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is going to allow her to investigate these alleged attacks? will she get close to getting any kind of answers while there? >> well, that's going to be the big question in the next couple of days. one of the things the united nations has said and the u.s. has said is that time is of the essence. weapons inspectors need to get there on the ground and investigate this as fast as possible. it's very difficult however in this current situation. the weapons inspectors have a mandate that allows them to check out three different sites in the north of the country that have nothing to do with what happened here on wednesday or what happened today. so they don't have a mandate to check these things out. so, this is something where they have to go back to the syrian government and tell them we have to check out these places as well. the syrian bureaucracy moves slowly and they are very distrustful of the weapons inspectors as well as the international community, so this is a difficult position that the weapons inspectors, the
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international community is saying they have to get out there as fast as possible, but at the same time, they're dealing with the sensitive and reluctant syrian government that is showing no signs of wanting to let them there and again, there is the whole question of safety for these inspectors as well. i was out on the front line in that district today and there was artillery fire and machine gunfire, pretty much the whole time we were there, so they would have to negotiate some sort of cease fire between the two sides and make sure both sides stick to this cease fire for the inspectors to go down there and check things ou. >> thanks so much. keep us posted from damascus. >> in the next hour, people near san diego will be attending a memorial service to remember the mother and brother of hannah anderson. christina and ethan anderson's charred remains were found in the house of murder suspect,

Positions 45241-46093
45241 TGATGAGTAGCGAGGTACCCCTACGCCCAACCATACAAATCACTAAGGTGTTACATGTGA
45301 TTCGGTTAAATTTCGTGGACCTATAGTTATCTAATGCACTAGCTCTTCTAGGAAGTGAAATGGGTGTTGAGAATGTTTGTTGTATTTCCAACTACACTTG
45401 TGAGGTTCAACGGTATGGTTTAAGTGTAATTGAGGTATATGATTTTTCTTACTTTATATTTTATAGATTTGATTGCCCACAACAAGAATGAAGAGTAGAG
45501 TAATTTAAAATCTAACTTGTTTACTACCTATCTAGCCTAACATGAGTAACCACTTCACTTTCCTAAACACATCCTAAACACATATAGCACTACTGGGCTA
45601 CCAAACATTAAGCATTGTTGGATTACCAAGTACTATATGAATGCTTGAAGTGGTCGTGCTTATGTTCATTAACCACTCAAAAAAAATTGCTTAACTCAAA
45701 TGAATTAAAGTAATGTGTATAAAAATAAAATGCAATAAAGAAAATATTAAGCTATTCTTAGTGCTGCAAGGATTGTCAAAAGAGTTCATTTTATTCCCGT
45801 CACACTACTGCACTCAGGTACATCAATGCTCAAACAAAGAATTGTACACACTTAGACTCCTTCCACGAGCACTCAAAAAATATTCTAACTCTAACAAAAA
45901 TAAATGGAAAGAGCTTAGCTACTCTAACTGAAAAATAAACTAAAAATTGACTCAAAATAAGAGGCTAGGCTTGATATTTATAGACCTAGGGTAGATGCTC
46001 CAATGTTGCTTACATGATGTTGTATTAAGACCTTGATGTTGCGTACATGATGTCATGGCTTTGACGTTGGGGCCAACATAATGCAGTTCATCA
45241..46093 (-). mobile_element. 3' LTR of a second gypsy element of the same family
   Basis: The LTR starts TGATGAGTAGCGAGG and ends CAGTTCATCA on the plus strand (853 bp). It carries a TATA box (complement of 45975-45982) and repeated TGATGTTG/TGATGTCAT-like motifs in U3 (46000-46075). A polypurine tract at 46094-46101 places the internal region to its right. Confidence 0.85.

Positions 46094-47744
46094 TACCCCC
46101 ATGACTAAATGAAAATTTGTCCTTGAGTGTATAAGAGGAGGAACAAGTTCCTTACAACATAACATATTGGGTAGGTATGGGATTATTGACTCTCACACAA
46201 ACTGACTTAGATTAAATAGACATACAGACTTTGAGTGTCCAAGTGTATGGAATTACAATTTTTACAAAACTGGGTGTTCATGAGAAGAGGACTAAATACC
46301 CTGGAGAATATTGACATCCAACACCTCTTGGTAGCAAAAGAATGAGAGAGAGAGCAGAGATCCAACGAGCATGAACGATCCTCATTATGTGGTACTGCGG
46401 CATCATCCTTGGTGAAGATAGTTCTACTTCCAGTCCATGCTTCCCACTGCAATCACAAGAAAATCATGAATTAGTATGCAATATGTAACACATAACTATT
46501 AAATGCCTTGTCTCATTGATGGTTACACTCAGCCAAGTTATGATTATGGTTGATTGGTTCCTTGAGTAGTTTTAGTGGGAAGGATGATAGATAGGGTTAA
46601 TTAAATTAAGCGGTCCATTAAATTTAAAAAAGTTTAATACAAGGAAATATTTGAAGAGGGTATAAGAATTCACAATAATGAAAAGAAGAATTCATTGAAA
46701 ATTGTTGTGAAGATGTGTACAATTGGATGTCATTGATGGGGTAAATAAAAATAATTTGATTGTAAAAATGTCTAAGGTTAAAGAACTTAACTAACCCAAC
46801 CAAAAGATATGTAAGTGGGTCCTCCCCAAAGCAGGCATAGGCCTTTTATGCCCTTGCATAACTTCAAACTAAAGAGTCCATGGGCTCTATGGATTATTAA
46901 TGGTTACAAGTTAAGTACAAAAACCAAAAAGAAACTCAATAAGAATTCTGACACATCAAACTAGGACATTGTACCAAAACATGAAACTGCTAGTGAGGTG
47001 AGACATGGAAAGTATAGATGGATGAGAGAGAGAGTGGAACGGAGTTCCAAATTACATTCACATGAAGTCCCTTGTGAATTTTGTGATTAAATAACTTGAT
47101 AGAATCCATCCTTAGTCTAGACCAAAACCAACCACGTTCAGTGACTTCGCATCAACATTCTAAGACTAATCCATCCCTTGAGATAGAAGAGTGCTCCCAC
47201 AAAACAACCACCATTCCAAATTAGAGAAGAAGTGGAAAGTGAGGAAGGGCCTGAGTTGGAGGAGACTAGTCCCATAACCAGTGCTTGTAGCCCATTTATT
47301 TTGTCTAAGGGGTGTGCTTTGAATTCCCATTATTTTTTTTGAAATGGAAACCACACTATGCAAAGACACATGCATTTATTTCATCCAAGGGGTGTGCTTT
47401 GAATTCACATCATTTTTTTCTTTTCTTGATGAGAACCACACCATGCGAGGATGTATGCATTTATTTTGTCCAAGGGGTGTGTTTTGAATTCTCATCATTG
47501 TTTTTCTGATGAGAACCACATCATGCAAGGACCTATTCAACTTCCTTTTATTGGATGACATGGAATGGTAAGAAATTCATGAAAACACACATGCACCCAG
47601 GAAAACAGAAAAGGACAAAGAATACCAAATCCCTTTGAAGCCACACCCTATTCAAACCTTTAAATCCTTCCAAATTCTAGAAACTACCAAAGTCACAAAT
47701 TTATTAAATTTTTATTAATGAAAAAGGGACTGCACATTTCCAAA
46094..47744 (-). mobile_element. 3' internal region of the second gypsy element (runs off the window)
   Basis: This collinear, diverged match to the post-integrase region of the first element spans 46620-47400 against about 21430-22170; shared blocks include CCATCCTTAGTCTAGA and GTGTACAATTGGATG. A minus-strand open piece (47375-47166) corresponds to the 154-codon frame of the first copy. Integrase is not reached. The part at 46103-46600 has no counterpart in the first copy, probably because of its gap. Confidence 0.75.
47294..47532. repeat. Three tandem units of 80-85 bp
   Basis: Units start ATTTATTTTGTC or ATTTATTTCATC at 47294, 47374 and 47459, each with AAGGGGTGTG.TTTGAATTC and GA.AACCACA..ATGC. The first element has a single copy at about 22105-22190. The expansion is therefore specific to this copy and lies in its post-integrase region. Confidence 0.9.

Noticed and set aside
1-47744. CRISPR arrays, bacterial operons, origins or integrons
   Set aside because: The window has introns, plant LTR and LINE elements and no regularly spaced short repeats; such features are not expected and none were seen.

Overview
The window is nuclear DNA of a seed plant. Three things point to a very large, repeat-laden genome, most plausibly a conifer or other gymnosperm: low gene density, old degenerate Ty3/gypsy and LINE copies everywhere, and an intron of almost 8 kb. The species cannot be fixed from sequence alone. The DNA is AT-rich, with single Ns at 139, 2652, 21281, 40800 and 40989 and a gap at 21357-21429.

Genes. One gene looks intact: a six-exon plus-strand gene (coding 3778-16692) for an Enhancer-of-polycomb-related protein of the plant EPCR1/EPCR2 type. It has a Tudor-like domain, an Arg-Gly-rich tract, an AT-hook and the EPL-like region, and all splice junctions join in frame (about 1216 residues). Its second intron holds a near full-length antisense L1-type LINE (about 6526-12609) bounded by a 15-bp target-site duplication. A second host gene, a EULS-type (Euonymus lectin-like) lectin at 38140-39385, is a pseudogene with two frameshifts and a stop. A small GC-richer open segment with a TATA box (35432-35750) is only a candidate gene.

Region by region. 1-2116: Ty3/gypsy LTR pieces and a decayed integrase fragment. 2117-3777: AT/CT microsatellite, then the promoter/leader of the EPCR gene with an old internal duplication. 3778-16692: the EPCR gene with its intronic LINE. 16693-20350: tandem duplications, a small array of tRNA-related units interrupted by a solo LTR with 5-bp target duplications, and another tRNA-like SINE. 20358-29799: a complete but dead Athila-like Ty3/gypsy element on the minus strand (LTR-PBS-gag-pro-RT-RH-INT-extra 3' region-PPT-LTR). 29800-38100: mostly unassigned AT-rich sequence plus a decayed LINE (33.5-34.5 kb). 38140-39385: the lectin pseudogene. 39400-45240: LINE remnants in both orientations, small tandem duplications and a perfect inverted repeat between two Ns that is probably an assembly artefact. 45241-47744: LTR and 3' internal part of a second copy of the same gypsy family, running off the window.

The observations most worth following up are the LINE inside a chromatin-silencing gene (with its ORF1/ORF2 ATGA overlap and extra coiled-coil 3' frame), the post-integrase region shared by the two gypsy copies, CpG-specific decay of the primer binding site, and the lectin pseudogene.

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james dimaggio. he is suspected of killing them before kidnapping hannah and fleeing to i.daho. the fbi shot and killed him. hannah was returned to her family. stephanie elam joins us now from santee, california. give us an idea of what's expected? >> well, we are expecting to see a lot of people turning out here in santee, california. we've already seen here at the guardian angels catholic church, we've seen hannah and her father arrive with some other family members. they're inside hugging other people showing up to pay their respects for tina and ethan. it's been about three weeks now since these two family members were found killed in that property about 40 miles away from here in a very remote area to the east of where we are now, so with that in mind, the parents of tina, who i spent